The school day
German students at public schools normally attend school in the morning. Classes usually start between 7:30 and 8:15am and can end between 1:00 and 2:00pm. Class periods are normally 45 minutes long with a short break in between. There is no provision for serving lunch. There can be a lot of homework and the curriculum expands as students move up from Grundschule depending on which of the three secondary schools they attend. Recently, some German schools have started offering full day attendance.
Getting to school
Students in cities normally walk to school or have passes to use public transport. School buses are sometimes provided to transport students who live outside cities. Older students in outlying areas often use public transport.
The school year
The school year consists of two semesters and normally starts around the middle to end of August. There are longer breaks at Christmas and in the summer. Shorter breaks are around Easter and in autumn. There is no school on public holidays. The Christmas break is usually two weeks and the summer break is about six weeks. The exact dates of the various vacations and breaks are set by individual Länder. The dates of summer vacations are staggered in order to prevent the entire country from crowding popular destinations and the roads all at the same time.
"...recently, some German schools have started offering full day attendance..."
Special needs students
There are different schools for students with special needs called Sonderschule or Förderschule. Depending on the individual's needs and a school's availability, a student can attend one of the special schools, which are staffed with specially trained teachers and generally have a smaller student-to-teacher ratio than the regular schools. Some special-needs students don't attend these schools and are integrated into a Hauptschule or Gesamtschule.
There are different types of private schools in Germany. These schools usually charge tuition fees and may offer varied courses leading to the German Abitur as well as other diplomas and certificates at the conclusion of studies.
Boarding schools (Internat)
An Internat is a German boarding school. There are several hundred of them in Germany, offering a variety of study programs. They are often favored by the affluent who can afford to send their children to them. Most offer the Abitur and may offer additional specialized courses in different subjects or pursuits. There are sports Internate, music Internate as well as Internate that specialize in other areas. There are also some separate boarding schools for boys and girls.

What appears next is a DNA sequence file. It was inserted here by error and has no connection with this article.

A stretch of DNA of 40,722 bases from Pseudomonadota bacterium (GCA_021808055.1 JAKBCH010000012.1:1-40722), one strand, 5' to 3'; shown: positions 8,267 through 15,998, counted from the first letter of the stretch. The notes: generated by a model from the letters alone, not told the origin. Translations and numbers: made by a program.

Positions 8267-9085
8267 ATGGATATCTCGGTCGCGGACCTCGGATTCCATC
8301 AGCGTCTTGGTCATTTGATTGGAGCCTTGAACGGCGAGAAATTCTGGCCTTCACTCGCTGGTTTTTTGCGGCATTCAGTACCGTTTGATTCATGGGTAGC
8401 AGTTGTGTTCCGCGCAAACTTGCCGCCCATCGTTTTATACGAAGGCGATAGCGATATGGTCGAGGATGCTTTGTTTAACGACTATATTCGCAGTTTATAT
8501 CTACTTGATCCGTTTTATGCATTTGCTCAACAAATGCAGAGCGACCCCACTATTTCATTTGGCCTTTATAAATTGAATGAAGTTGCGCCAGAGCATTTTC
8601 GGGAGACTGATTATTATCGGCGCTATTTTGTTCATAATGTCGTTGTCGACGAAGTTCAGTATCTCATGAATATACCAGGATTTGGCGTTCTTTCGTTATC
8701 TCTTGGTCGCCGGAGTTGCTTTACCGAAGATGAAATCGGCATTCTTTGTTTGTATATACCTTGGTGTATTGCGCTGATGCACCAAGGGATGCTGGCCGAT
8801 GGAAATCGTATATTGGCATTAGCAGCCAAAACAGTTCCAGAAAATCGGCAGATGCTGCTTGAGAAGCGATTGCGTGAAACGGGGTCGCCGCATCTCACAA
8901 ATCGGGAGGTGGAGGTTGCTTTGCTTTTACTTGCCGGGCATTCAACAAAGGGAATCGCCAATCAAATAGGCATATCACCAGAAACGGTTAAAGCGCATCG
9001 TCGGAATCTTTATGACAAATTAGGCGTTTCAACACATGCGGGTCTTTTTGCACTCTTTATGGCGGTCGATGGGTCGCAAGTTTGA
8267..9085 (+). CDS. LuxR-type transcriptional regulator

There are many Protestant and Catholic private schools that offer the standard German Abitur.
There are many bilingual (and even a handful of trilingual) private schools. Some offer bilingual instruction for pre-schoolers up to the age of six. Others offer bilingual instruction in primary schools and in primary through to secondary schools. Many of these schools use “immersion” type language training and teachers use their native language in the classes.
German school teachers have to meet certification standards to work in the public school system. This generally entails four to six years of college or university study. All teachers are required to qualify to teach at least two different subjects.
German schools are required to undergo regular inspections by the government. If any school is found deficient in any area, it is normally given two years to correct the problems and are subject to another complete inspection after the allowed period.
International schools in Germany
A brief history
International Schools have a long history in post-WWII Germany with the first ones being established in the 1950s. The early schools were established near large cities and population centres and catered to children of diplomats as well as children of personnel of European institutions, and the children of those from other countries assigned to work in Germany. Over the decades the number and locations of schools has expanded steadily. Today there are dozens of International Schools throughout Germany.
Photograph: The International School of Hamburg
Most of the International Schools in Germany today offer instruction in English although there are some that offer instruction in other languages. There are normally multiple international schools in the biggest cities and usually one or two in medium-sized and smaller cities. More and more international schools in different locations are opening each year – in some cases they are entirely new schools; in others they are expanded campuses of existing schools. Some German schools are also expanding or opening campuses that cater for an international student body.